Five tips for getting cable clutter under control

Does your server room look like it's ready for some marinara sauce and a few meatballs? Turn your cable chaos into a manageable system by following a few simple steps.

Nothing is worse than a datacenter filled with a tangled maze of wires. Besides being unsightly, cable clutter can make it difficult to troubleshoot cable-related problems. Here are five of my favorite tips for taming that cable mess.

Credit: Andres in FL

1: Multitask

One of the best ways to get cable clutter under control is to eliminate any cables that are not absolutely necessary. Of course, this is easier said than done. Since you probably can't go through your datacenter and start unplugging cables, the next best option might be to multitask.

Sometimes, you can achieve the functionality of several cables with a single cable. To give you an idea of what I mean, I recently installed an IP-based video surveillance system in my datacenter. The system was designed so that each of the eight cameras required its own power supply (AC adapter). After spending a little bit of time on Amazon, I found a power supply that could provide power to four cameras. Granted, I still had to use a few power supplies, but I cut the total number of power supplies I was using by 75%.

I've also been performing cable multitasking through my KVM switches. Up until a few weeks ago, I was using KVM switches that required a keyboard, video, and mouse connection to every server. I replaced these outdated switches with a new model that uses only a video cable. On the end of the cable that connects to the server is a USB connection for keyboard and mouse input. However, there is no USB connection at the other end of the cable. All keyboard and mouse input is sent through the video adapter and then split out into a USB port at the end of the cable. What previously required three cables is now done through a single cable.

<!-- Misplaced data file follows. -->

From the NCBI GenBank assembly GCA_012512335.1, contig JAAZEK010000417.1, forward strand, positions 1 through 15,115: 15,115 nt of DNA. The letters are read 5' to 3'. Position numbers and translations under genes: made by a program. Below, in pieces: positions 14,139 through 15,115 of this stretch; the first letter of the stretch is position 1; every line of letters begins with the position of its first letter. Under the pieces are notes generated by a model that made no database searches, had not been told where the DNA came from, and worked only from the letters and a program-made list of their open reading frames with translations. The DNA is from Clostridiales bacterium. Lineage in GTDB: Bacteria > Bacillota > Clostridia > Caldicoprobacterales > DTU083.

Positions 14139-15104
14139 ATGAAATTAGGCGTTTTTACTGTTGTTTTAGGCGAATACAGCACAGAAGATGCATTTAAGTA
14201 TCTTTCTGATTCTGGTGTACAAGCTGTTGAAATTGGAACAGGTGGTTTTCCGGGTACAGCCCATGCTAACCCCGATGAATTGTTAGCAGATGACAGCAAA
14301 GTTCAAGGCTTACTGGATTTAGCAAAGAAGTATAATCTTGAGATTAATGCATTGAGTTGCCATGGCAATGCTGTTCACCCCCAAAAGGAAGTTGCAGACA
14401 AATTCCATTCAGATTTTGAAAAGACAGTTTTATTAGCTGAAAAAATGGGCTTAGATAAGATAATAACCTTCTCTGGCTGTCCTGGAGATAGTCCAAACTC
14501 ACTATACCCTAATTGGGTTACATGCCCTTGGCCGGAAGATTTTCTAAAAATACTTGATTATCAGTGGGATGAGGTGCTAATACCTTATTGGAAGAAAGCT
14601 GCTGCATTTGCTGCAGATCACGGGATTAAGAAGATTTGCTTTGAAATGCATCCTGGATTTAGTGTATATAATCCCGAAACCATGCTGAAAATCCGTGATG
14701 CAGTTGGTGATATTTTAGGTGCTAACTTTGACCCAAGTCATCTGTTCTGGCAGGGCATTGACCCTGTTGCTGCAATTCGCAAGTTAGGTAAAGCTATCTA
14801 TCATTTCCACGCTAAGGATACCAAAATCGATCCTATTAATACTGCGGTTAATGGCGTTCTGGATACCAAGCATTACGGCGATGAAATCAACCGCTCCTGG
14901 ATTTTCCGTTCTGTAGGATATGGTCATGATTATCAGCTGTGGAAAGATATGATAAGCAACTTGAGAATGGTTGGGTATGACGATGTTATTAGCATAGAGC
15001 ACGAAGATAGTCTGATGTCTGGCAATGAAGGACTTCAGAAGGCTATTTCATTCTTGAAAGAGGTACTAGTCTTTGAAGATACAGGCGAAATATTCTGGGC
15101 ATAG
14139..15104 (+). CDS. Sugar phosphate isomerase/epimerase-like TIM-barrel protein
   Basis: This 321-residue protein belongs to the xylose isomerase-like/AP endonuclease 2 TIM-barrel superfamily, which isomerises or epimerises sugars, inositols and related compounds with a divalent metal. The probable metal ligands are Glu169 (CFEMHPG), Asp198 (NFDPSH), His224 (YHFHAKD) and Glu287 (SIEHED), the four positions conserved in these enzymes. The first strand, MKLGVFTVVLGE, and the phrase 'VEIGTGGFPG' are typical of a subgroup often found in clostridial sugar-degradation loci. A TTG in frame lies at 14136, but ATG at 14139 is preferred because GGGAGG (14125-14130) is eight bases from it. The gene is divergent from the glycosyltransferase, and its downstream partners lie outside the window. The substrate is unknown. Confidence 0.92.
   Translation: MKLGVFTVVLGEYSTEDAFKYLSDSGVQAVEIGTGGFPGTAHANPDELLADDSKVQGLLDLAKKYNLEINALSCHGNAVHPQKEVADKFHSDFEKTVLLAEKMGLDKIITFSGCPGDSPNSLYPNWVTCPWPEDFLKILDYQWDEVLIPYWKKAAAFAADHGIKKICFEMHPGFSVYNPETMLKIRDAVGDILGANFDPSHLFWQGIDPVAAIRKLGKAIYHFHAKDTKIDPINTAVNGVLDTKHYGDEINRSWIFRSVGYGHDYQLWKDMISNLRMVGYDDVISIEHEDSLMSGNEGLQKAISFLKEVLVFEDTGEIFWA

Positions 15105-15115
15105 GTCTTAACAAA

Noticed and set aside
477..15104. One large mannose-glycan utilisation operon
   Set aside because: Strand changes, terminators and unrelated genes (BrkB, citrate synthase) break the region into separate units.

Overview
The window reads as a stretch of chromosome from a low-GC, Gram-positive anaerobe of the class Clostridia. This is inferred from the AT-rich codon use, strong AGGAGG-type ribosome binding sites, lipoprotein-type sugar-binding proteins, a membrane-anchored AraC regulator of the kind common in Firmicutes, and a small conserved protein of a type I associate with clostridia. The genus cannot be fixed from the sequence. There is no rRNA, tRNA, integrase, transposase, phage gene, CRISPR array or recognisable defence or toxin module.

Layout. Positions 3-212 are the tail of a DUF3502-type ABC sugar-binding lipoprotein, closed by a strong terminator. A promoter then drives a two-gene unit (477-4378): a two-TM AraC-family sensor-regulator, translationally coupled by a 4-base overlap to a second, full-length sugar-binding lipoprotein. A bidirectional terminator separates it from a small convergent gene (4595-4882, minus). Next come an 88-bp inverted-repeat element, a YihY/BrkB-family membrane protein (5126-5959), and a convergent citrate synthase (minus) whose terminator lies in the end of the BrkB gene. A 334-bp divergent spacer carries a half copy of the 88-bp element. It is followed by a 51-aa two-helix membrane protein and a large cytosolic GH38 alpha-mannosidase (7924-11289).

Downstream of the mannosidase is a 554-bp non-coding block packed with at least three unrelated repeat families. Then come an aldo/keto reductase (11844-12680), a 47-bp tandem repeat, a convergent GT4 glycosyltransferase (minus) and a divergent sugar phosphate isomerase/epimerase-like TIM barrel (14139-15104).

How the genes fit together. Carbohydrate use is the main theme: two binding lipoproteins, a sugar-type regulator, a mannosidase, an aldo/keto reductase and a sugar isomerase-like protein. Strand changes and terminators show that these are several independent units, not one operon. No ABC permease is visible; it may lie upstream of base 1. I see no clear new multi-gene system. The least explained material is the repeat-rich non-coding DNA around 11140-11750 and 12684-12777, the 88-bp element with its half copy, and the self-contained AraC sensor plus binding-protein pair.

2: Use the shortest cables you can get away with

Another clutter-reducing trick is to make your own network cables. If you use pre-manufactured cables, you're stuck using cables with standardized lengths. This can result in excessive cable in your datacenter. By making your own network cables, you can ensure that the cables are cut to exactly the required length. This can go a long way toward cutting down on cable clutter.

3: Label your cables

I also recommend investing in a good label maker and labeling all the cables in your datacenter, even if the purpose of a cable seems obvious. Having well-labeled cables can make it far easier to troubleshoot cable-related problems.

The reason it's a good idea to label the cables that are used for obvious purposes is that troubleshooting a problem can sometimes run late into the night. I can't speak for anyone else, but I tend to make a lot of stupid mistakes when I start getting tired. I have found that making things as idiot-proof as possible helps prevent dumb mistakes later on.

4: Use zip ties sparingly

I once worked in a place where a number of servers were arranged on a large metal rack (not a traditional server rack). The person who had done the setup used zip ties to secure the various cables to the rack. I have to admit that the person did a good job keeping all the cables nice and neat.

But eventually, one of the computers started having trouble communicating across the network. It turned out that the network cable had been zip tied too tightly and the RJ-45 connector at the end of the cable was being pulled loose. Replacing the cable meant cutting all the zip ties and then replacing them. Because the zip ties bundled cables for multiple machines, this turned out to be a big job.

There is a time and a place for everything, and sometimes zip ties do have a place in the datacenter. However, before you zip-tie a cable, consider the amount of work that will be involved if you ever have to replace the cable.

5: Bundle excess cable

Earlier, I mentioned using custom-made network cables to avoid having excess cable. Sometimes, however, excess cable is unavoidable. For example, the AC adapter for my wireless access point has a three-foot cord, but I need only about a foot of it. When you can't avoid using a cable that is longer than you need, bundle the excess cord. In the case of the power cord for my wireless access point, I used a twist tab around the excess cable.

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Brien Posey is a seven-time Microsoft MVP. He has written thousands of articles and written or contributed to dozens of books on a variety of IT subjects.

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